Bloodrainbow – Upheaval (Neverheard Distro)Friday, 28th July 2017
A band trying to merge Floridian death metal brutality with Scandinavian melody, Hungary’s Bloodrainbow have a more unique take than you might initially think. That also might be due to the fact that they use saxophone and trumpet to help enhance their sonic assault. Bloodrainbow triumph in that they fully use the instruments without coming across as gimmicky on Upheaval.
Coming across more in melodic death/folk metal terms than anything else, Bloodrainbow aren’t without their more brutal moments at times. The most brutal piece to the band is the vocals, which can come across as straight-ahead death metal. They may not occasionally mesh with the feel of the music but they certainly keep it visceral. There’s a lot of progressive material and even classic, Iron Maiden-inspired leadwork that keeps you engaged, such as “Stalingrad,” where blazing metal riffage shares some space with jazzy saxophone excursions and a ‘fiesta vibe’ at times. The ‘throw it all together and see how it works’ method does seem to suit the band best, particularly on the longer songs where they can attempt more, and other cuts like “Rolling Sand of Alam Halfa” and “Indestructible Armor” take the progressive leadwork and brass flourishes, not to mention the rumbling bass, and turn them into solid working anthems. The only complaint is that the first few tracks just don’t have the same charisma that the album seems to leap forward with starting with “Harpoon and Sonar.”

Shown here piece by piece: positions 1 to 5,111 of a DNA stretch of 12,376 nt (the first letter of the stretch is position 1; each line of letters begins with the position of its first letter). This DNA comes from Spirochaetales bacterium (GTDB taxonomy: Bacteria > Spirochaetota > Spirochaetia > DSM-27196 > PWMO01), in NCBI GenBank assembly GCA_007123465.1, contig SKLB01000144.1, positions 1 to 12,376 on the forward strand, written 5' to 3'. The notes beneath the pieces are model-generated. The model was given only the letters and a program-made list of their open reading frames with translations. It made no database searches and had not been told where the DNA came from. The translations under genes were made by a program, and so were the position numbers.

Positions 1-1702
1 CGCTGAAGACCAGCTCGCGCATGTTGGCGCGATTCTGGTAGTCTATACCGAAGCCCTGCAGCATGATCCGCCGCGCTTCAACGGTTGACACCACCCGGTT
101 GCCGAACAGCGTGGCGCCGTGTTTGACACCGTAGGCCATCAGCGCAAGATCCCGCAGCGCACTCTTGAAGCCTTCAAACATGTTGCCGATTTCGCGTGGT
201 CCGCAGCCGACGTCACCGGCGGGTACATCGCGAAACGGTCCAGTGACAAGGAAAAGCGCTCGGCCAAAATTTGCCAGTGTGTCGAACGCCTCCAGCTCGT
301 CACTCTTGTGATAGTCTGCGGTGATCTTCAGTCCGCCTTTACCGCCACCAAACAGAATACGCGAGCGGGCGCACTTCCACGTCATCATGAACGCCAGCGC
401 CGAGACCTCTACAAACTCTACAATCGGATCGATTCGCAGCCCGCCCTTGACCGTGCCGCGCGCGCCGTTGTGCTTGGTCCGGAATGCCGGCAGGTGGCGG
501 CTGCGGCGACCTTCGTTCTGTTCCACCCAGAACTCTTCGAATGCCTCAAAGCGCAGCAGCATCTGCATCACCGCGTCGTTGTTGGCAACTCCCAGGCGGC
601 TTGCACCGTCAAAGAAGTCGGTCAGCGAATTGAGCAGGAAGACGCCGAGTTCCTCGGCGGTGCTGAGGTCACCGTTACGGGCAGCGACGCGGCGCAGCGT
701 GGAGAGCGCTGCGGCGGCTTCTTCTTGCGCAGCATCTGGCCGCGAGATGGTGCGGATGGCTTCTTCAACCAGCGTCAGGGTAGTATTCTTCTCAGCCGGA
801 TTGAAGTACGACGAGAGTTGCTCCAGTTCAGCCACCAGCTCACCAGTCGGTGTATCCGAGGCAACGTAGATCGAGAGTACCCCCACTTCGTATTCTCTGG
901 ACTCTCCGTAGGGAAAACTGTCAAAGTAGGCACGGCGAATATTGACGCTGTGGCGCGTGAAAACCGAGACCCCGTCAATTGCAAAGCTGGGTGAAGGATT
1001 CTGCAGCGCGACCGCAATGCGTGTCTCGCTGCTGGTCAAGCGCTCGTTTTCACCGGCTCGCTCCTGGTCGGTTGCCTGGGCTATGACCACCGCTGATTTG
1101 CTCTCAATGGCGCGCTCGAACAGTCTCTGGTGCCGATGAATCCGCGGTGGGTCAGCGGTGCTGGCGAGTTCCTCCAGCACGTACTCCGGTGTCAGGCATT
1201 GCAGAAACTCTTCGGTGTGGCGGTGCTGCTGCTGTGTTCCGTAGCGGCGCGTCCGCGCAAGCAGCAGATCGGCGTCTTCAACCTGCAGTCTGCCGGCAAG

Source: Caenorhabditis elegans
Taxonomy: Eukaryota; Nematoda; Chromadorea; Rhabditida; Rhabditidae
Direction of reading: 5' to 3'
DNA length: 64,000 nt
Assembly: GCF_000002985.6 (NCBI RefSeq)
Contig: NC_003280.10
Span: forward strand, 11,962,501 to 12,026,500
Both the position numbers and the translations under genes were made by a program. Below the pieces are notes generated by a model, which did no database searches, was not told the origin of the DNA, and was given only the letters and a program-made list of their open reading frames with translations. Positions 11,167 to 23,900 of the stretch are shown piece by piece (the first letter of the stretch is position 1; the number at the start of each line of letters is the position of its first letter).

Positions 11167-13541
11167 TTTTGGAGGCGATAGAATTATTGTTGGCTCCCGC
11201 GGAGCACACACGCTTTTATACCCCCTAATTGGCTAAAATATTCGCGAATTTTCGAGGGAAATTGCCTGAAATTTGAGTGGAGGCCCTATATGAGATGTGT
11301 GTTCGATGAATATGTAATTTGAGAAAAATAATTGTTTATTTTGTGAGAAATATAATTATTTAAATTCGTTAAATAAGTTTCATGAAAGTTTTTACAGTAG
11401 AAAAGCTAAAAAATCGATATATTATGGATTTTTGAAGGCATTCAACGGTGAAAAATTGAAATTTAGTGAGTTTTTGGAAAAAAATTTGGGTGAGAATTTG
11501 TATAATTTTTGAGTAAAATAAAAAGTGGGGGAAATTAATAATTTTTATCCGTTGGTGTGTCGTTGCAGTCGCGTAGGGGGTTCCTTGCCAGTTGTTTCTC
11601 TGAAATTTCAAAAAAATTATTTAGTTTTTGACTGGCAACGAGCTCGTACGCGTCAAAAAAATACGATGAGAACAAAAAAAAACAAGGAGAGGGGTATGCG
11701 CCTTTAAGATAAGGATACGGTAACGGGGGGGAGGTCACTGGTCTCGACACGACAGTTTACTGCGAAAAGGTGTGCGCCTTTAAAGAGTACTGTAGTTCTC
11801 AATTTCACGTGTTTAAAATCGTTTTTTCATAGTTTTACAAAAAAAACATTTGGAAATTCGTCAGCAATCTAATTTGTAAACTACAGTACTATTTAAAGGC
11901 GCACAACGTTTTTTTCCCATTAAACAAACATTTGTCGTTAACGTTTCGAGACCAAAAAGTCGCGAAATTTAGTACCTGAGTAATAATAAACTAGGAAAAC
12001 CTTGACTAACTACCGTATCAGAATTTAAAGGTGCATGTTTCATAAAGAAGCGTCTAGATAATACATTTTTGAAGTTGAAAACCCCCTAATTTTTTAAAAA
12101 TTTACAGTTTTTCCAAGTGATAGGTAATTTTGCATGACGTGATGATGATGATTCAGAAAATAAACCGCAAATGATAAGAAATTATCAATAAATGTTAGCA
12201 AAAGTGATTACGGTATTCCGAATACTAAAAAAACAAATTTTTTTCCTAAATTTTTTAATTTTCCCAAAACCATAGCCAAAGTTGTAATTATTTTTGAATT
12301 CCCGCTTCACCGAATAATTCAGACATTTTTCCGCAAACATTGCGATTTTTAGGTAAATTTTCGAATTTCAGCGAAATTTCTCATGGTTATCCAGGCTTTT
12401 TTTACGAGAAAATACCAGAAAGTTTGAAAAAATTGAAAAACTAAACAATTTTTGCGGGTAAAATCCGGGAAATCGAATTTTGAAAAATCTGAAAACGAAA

Kudos to Bloodrainbow for taking a number of elements that shouldn’t work well together in death metal and creating a unifying force with them. It may not be for all in the end (due to the extra instrumentation, but they’ve come across a formula that is their own to build upon.